Thank you, Marisa! I just made some more tart pastry and popped it in the fridge, though I'm not making a tart today.

Phil in the Kitchen said...

That looks just great. This is one of my favourite desserts (although I admit that it's a long list of favourites). So many traditional British foods seem to have disappeared but it's still possible to find this one in restaurants and bakeries (at least now and then). One version I came across had a hint of rum (I admit that's not to everyone's taste) but I've yet to manage to get the flavour of that quite right. Which reminds me, speaking of traditional English recipes and rum, I haven't eaten a Cumberland Rum Nicky for many years. Your traditional recipes are making me very nostalgic.

Jean | DelightfulRepast.com said...

Thanks, Phil. And now I'm intrigued -- a Cumberland Rum Nicky sounds like something my family in Cumberland must have enjoyed. I'll be looking into it! I like a hint of rum or, more often, brandy in baked goods.

Karen (Back Road Journal) said...

This tart sounds like one I know we would like. What is nice is that I usually have most of the ingredients...just need the cheese for this one.

Jean | DelightfulRepast.com said...

Thanks, Karen. This is such a different tart, I'm hoping some readers will make it and let me know their thoughts.

Margie said...

Looks great, Jean.

There's a tearoom on my bucket list that serves food from historic recipes. I hope I finally get a chance to visit it this year.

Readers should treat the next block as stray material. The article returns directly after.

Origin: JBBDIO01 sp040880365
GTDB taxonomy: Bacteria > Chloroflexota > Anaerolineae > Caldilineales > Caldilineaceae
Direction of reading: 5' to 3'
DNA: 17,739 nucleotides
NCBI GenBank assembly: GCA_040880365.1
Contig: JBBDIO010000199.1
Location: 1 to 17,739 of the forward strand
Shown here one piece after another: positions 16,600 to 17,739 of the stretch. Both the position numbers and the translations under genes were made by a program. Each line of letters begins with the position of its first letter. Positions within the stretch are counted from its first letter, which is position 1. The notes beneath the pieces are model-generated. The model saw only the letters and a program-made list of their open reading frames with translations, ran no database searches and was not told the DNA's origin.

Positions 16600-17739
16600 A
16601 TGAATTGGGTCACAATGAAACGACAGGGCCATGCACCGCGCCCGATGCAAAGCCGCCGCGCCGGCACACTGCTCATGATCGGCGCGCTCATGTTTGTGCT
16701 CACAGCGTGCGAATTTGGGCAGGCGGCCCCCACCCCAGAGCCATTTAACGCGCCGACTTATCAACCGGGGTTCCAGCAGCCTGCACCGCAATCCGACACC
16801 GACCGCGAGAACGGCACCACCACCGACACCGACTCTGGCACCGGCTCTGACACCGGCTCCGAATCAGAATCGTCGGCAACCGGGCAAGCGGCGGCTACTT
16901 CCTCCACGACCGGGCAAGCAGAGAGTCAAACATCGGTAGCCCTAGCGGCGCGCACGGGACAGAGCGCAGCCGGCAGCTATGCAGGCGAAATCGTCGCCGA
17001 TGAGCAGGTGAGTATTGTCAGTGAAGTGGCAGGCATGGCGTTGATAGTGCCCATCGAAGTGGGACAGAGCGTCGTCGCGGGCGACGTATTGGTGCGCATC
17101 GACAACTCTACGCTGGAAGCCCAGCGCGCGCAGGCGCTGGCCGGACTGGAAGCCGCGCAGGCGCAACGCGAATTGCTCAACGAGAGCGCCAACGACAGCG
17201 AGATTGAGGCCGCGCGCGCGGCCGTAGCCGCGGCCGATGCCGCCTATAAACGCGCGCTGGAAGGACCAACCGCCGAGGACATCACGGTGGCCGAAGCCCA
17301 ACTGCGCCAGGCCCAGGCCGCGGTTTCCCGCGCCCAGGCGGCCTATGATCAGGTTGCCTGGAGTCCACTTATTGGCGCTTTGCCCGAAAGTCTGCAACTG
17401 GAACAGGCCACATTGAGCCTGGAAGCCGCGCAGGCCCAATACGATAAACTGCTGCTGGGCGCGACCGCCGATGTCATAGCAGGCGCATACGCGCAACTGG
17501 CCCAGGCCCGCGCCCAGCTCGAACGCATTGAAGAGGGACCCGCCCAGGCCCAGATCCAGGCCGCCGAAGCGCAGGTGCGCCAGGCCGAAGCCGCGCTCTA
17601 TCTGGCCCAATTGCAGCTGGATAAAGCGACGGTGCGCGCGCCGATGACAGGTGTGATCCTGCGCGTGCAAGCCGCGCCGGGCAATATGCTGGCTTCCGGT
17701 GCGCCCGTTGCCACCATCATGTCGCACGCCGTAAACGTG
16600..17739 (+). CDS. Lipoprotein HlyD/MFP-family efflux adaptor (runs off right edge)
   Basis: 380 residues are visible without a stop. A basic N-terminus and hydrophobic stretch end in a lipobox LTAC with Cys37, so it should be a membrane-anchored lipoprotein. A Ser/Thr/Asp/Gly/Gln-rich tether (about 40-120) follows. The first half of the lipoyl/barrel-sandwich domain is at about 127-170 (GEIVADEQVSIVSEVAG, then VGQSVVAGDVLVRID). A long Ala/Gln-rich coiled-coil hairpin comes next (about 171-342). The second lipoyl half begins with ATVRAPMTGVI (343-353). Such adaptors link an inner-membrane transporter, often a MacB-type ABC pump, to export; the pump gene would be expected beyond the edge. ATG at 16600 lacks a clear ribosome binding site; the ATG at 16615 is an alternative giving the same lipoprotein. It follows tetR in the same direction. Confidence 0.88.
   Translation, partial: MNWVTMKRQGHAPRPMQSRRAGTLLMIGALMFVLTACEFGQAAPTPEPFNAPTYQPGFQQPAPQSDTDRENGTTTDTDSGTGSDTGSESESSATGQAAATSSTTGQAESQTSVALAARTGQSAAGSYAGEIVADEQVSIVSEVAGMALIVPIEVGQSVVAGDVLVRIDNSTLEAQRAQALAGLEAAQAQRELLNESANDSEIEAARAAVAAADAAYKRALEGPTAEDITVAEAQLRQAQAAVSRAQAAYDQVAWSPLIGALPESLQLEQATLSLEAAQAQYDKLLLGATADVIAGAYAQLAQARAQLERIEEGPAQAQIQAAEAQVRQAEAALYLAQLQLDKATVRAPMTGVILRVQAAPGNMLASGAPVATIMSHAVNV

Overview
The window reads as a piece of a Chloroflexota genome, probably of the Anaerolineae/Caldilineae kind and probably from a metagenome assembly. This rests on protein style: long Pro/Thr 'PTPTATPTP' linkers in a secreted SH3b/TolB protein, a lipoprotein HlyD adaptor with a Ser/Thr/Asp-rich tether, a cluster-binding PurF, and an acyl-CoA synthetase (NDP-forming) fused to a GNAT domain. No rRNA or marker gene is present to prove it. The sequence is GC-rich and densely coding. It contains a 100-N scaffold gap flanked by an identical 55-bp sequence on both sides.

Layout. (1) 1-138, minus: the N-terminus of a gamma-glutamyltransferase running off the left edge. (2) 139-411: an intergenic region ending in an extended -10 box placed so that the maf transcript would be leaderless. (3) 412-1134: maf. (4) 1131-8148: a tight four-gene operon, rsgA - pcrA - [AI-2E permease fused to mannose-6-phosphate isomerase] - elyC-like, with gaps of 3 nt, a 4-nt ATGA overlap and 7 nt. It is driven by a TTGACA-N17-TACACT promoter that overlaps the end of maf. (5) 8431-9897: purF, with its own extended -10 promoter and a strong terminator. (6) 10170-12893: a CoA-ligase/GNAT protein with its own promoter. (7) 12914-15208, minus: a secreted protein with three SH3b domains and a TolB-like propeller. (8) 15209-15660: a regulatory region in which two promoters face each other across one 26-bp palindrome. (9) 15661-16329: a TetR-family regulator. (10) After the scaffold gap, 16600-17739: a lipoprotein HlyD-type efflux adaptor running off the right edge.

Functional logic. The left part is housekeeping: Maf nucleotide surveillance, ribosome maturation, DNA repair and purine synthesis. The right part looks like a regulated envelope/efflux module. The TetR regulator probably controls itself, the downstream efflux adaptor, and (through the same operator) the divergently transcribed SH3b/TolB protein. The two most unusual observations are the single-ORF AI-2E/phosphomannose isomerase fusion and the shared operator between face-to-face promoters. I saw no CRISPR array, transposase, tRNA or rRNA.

Jean | DelightfulRepast.com said...

Margie, that's wonderful. Hope to see it on your blog soon!

Cocoa and Lavender said...

Make - not a dessert fan - listened carefully when I told him about this and listed the ingredients. He actually said he looks forward to having this for dessert, and imagines it a wonderful “Christmas pudding!”

Jean | DelightfulRepast.com said...

Thanks, David. I hope you and Mark enjoy it! Do let me know.

Kippi O'Hern said...

Yum, I just pinned this yummy recipe! Have a great week, Kippi #kippiathome

Jean | DelightfulRepast.com said...

Thank you, Kippi!

Caz Taylor said...

Lovely sounding tart and yes as you say it is reminiscent of a cheesecake filling would be nice to add some berries instead of dried fruit :)

Jean | DelightfulRepast.com said...

Caz, thank you. And, yes, it would be lovely to use berries instead of dried fruit, but I was being "authentic" this time around! :-) Love berries.

Kitchen Riffs said...

This looks excellent! And a bit different. Old recipes are fun, aren't they? This looks like something we'd definitely enjoy -- thanks.

Jean | DelightfulRepast.com said...

Thanks, John. Yes, I have such fun with old recipes!

Beatrice Euphemie said...

Sounds very delicious. I love custard pie, but not the richness of cheesecake, so this looks like a nice hybrid. The nutmeg is a nice ingredient. I'll try this one! Thank you for the vintage recipe. x Karen

Jean | DelightfulRepast.com said...

Thank you, Karen! I like the way you put that - a nice hybrid! Hope you're staying cozy!

Clearissa Coward said...

This is decadent. Looks so yummy. Thank you for sharing with #TheBloggingGrandmotherLinkParty.

Jean | DelightfulRepast.com said...

Thanks so much, Clearissa!

John rieber said...

A terrific looking dish, and thanks for sharing the recipe!

Jean | DelightfulRepast.com said...

Thanks, John. Historical recipes are such fun.

Sandi@ Rose Chintz Cottage said...

Yum! I haven't made these often because my hubby never used to like them but now he does. He will even eat quiche now. So, guess what I have on my list of goodies to bake within the next month?

Jean | DelightfulRepast.com said...

Sandi, that's great. It's funny how our tastes can change. Let me know how it turns out for you.

Regine Karpel said...

❤️

Jean | DelightfulRepast.com said...

Thanks, RK!

Whiskers & Paws said...

This looks wonderful. Great pictures too!

Jean | DelightfulRepast.com said...

Thanks, Whiskers & Paws!